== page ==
The XFree86 X-server is known to give erroneous clock
measurements on unsupported cards or on badly supported ones.
The most notorious ones are the ET4000 cards. If the hibit
option is not set correctly fior this card in the Xconfig file,
XFree86 WILL give wrong results! You have been warned. See also
the `doc´ directory in the SVGATextMode distribution for more
explanation about this.
Just to be on the sure side, another warning: SVGATextMode
assumes the clock VALUES are correct. All timing parameters that
you are given at the end of the program are based on those
numbers! Saying that clock number 3 is 40 MHz will make
SVGATextMode behave as if that is the Absolute Truth (TM). It
will use that clock as if it were 40 MHz.
The clocks lines in the distribution TextConfig are just
examples, and only work for some cards. Don’t use them unless
you know they’re OK.
Terminals <term_dev0> [ <term_dev1>... ]
The `Terminals´ line tells SVGATextMode which terminal devices will be
affected by a possible screen resize, and need to be resized. It will
resize all mentioned terminals after switching to another mode. This
"resizing" consists of sending a ‘SIGWINCH’ to all specified virtual
The usefulness of this option depends on the Linux kernel version you
are running (as reported by ‘uname -r’). SVGATextMode detects the
kernel version, and acts accordingly, as described below.
There are three distinct cases:
Kernels older than 1.1.54: run-time terminal resizing is not
supported by the kernel at all, and SVGATextMode will only allow
you to select modes that have the same number of rows and
columns as the one you booted with.
Kernels in the range 1.1.54 to 1.3.2 (inclusive): If no
`Terminals´ line is defined, SVGATextMode will be able to detect
which of the first 16 virtual terminals is active, and resize
all those. All VT’s with a number higher than 16 (/dev/tty16 and
up) cannot be detected, and so they would not be resized
automatically. If a `Terminals´ line is defined, all terminals
specified in that line will be resized. So, in this range of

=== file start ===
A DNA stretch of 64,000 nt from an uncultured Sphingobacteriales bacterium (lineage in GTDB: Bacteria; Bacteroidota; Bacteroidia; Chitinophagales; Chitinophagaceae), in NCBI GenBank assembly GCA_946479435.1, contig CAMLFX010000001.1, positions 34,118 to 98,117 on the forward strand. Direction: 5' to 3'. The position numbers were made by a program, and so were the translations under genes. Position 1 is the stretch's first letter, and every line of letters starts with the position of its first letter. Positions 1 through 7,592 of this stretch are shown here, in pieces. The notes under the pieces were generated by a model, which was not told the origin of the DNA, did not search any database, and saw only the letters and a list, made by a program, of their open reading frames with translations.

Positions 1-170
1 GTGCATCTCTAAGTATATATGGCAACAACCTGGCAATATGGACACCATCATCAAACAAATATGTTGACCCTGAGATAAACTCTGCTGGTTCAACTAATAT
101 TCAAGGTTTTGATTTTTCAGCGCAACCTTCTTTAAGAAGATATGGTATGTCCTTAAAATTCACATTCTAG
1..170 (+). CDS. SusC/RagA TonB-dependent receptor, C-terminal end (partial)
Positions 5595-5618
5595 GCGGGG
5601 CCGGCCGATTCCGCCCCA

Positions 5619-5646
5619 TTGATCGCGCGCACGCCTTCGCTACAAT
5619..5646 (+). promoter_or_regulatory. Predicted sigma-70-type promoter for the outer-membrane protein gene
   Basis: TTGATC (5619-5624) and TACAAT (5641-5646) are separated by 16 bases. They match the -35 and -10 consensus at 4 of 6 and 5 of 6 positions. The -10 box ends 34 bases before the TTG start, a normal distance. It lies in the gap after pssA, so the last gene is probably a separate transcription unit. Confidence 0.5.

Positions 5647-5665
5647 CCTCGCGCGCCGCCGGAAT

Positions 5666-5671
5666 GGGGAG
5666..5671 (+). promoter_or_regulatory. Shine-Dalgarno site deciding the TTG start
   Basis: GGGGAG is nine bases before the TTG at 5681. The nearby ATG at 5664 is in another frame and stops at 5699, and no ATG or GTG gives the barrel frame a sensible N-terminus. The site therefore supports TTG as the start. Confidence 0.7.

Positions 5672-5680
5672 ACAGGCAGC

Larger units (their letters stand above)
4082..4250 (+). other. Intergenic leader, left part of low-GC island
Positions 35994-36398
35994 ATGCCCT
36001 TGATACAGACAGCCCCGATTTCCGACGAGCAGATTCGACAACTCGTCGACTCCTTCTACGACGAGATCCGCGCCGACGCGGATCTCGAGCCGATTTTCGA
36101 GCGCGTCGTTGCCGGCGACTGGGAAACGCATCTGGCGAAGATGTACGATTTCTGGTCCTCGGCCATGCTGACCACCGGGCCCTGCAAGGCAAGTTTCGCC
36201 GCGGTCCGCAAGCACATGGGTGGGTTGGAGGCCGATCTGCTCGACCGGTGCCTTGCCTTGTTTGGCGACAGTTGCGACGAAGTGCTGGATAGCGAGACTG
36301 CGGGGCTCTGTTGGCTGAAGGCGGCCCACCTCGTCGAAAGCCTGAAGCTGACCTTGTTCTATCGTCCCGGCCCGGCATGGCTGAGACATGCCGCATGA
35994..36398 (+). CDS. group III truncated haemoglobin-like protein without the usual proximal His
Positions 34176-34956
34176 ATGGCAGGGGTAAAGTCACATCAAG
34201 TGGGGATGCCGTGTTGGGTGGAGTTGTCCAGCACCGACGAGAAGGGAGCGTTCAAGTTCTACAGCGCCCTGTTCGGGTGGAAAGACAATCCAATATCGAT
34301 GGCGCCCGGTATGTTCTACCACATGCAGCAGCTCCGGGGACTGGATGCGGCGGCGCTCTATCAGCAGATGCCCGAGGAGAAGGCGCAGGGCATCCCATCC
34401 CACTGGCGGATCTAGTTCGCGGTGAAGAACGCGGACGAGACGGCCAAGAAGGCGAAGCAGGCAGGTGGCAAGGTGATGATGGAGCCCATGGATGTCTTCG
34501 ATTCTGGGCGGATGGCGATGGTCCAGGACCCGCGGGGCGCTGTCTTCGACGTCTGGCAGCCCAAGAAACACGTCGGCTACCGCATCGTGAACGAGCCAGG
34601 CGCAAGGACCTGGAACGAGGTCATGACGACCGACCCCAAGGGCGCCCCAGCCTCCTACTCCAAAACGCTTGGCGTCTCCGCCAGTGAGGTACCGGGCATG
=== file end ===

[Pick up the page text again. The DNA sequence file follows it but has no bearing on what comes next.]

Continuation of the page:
kernel versions, the `Terminals´ line is only useful when you
have more that 16 active VT’s.
Linux kernels versions 1.3.3 and up do all this resizing
automatically, so this line is not needed in that case, and will
If you need the `Terminals´ line, enter the terminal devices without
the leading "/dev/":
Terminals "tty6" "tty5" "tty4" "tty3" "tty2" "tty1"
This is equivalent to typing stty rows <y> cols <x> at every of those
terminals. With the added advantage that any applications running in
those terminals will be sent a SIGWINCH signal by the kernel. Many
full-screen terminal applications will redraw their screen into the new
sizes upon receipt of that signal.
But some programs will NOT know about the new screen size, and will not
work correctly anymore after a screen resize. They need a more drastic
approach: the ResetProg.
An example of such a programs is gpm. SIGWINCH only gets sent to tasks
running with a virtual terminal (/dev/ttyX) as a controlling terminal
(the ps command shows in the TTY field what the controlling terminal of
a task is). Gpm runs with a mouse device (e.g. a serial line) as its
controlling terminal, and hence it doesn’t get sent this SIGWINCH
The "reset program" is called when SVGATextMode has finished its job
successfully, but only when a ResetProg is defined.
The path must be a fully specified path, as in
The reset program could be used to "reset" any application that is
affected when the screen size changes due to using SVGATextMode. It
could for example be a script that kills selection and restarts it, or
sends an explicit SIGWINCH to gpm, or sends some other application an
appropriate signal to let it know the screen has changed.
The reset program will be called with TWO arguments: the H and V size